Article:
I have often lamented the fact that there has been less quality literature written on the Caro-Kann than on any other major opening system. To make matters worse, any worthwhile book on the Caro that has been written is now hopelessly out of date. So, I was more than a bit excited when Caro-Kann Defence: Panov Attack appeared in my postbox.
With 276 pages covering just one anti-Caro system, this is a serious piece of work. And, as any serious study of this system should do, it takes a deep look at every intelligent black reply. The main variations that are considered:
1.e4 c6 2.d4 d5 3.exd5 cxd5 4.c4 Nf6 5.Nc3 Nc6 6.Nf3
1.e4 c6 2.d4 d5 3.exd5 cxd5 4.c4 Nf6 5.Nc3 Nc6 6.Bg5
1.e4 c6 2.d4 d5 3.exd5 cxd5 4.c4 Nf6 5.Nc3 g6!?
1.e4 c6 2.d4 d5 3.exd5 cxd5 4.c4 Nf6 5.Nc3 e6 6.Nf3 Nc6
1.e4 c6 2.d4 d5 3.exd5 cxd5 4.c4 Nf6 5.Nc3 e6 6.Nf3 Bb4
1.e4 c6 2.d4 d5 3.exd5 cxd5 4.c4 Nf6 5.Nc3 e6 6.Nf3 Be7
1.e4 c6 2.c4 is also given coverage since it can transpose to a proper Panov Attack after 2...d5 3.exd5 cxd5 4.d4. However, non-Panov lines like 2...e5, 2...e6, and 2...d5 are also given an amazing amount of attention.
I used to be well versed on Panov theory, but Caro-Kann Defence: Panov Attack made it clear that I’m woefully behind the times. For example, 1.e4 c6 2.c4 e5 was something I always felt was a solid choice for those wishing to avoid mega-theory. Karpov and Podgaets smash my fantasy by pointing out that 3.Nf3! (all other White options on move three are given a thorough examination and turn out to be fine for Black) leaves Black with a rather cheerless position in all lines. On the other hand, I treated 1.e4 c6 2.c4 e6 with disdain the first time I saw it a billion years ago, and I still have the same view. Yet, this book makes it clear that White doesn’t get more than a slight plus (Black’s a bit passive) after Black’s “disgusting” 2...e6.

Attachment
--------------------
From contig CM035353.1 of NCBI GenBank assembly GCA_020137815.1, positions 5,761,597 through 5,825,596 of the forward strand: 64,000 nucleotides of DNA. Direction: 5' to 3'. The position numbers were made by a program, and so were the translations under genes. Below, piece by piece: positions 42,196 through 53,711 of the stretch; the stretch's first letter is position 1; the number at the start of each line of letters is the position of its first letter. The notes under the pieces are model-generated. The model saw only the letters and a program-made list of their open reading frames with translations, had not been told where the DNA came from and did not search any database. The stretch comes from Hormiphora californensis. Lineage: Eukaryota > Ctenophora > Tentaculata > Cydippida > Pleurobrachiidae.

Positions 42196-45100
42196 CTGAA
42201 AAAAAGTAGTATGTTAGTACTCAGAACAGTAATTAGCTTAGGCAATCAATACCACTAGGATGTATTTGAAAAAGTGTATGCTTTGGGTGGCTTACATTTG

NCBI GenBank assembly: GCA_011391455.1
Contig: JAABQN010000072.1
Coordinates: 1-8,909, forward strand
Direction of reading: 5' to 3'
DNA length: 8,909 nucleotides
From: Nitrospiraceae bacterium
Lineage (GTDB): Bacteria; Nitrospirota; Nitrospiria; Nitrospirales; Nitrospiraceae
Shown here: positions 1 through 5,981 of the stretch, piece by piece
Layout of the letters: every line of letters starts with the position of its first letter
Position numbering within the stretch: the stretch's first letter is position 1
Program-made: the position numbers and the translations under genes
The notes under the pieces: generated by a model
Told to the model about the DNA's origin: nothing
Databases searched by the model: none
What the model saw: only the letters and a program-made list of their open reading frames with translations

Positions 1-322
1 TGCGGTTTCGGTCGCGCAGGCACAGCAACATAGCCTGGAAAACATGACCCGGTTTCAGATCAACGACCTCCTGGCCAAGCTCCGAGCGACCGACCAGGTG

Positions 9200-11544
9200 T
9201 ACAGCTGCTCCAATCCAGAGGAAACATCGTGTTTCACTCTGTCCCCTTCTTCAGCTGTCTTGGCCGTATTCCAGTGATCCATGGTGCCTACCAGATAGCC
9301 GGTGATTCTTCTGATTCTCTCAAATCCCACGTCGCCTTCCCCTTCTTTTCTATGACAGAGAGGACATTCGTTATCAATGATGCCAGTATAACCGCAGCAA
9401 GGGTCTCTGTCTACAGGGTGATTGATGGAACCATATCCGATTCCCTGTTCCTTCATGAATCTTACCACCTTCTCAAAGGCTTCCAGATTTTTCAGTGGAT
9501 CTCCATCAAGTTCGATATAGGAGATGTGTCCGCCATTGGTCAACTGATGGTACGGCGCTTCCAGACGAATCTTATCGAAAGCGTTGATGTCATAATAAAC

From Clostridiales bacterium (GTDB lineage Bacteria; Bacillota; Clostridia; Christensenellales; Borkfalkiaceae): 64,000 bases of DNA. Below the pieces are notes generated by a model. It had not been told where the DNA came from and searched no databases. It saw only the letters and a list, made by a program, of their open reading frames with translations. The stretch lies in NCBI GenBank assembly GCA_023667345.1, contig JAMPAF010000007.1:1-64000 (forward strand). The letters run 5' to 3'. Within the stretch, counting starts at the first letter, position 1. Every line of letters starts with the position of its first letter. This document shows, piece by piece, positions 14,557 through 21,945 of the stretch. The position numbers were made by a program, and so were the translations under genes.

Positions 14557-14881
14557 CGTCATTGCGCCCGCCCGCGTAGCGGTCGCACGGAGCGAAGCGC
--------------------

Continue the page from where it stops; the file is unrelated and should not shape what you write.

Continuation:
Clearly, Black’s best response to 1.e4 c6 2.c4 is the natural 2...d5. Once again, the authors smacked me on the head with various surprises. First, I didn’t know that 3.exd5 Nf6!? is a gambit that needs to be taken seriously -- in fact, Black seems to have all the fun! But it turns out that 1.e4 c6 2.c4 d5 3.cxd5 (instead of 3.exd5) renders the gambit useless since 3...Nf6 is no longer sound.
Returning to 1.e4 c6 2.c4 d5 3.cxd5, the main line is 3...cxd5 4.exd5 Nf6 5.Bb5+ Nbd7 6.Nc3 g6 7.d4 Bg7 8.d6, which is fine for Black (if he knows his stuff!). Interestingly, Caro-Kann Defence: Panov Attack doesn’t cover this position in the chapter on 1.e4 c6 2.c4, instead giving it from the move order: 1.e4 c6 2.d4 d5 3.exd5 cxd5 4.c4 Nf6 5.Nc3 g6!? 6.cxd5 Bg7 7.Bb5+ Nbd7 8.d6. Thus, instead of repeating this very topical position in the 1.e4 c6 2.c4 chapter, they make due with 4...Qxd5 5.Nc3 Qd8 6.d4 Nf6 7.Nf3 e6 8.Bd3, saying “This position can be reached from the Panov Attack, Queen’s Gambit, Nimzo-Indian Defence, the 2.c3 Sicilian and many other opening schemes.” Their analysis shows it’s quite playable, but it seems to me to be a tad sub-optimal -- Black can get better versions of the classic isolated d-pawn position in the Panov’s main lines.
I’ve long felt that 1.e4 c6 2.d4 d5 3.exd5 cxd5 4.c4 Nf6 5.Nc3 g6!? was a great way for Black to fight for the initiative. Sadly, older theory always viewed it as being a bit dubious. Caro-Kann Defence: Panov Attack shows that it’s satisfactory, but demands more than a bit of knowledge from both sides. In a way, Karpov and Podgaets show that all of Black’s main choices are fully playable, but the most popular (and best) systems remain 1.e4 c6 2.d4 d5 3.exd5 cxd5 4.c4 Nf6 5.Nc3 e6 6.Nf3 Nc6 and 1.e4 c6 2.d4 d5 3.exd5 cxd5 4.c4 Nf6 5.Nc3 e6 6.Nf3 Bb4. Both have proven themselves at the highest levels, but the positions and ideas are vastly different. This is good news for Black, since he can choose what’s most comfortable for his/her personal tastes.
Caro-Kann Defence: Panov Attack is the best book ever written on this anti-Caro system. It’s a must own if you play the Caro-Kann as Black, and just as indispensable if you are a Panov Attack aficionado.
JS – August 2013: Though a bit outdated, it’s still a must own book for players that find themselves on either side of the Caro-Kann. The insanely low price of $14.00 makes it a no-brainer purchase.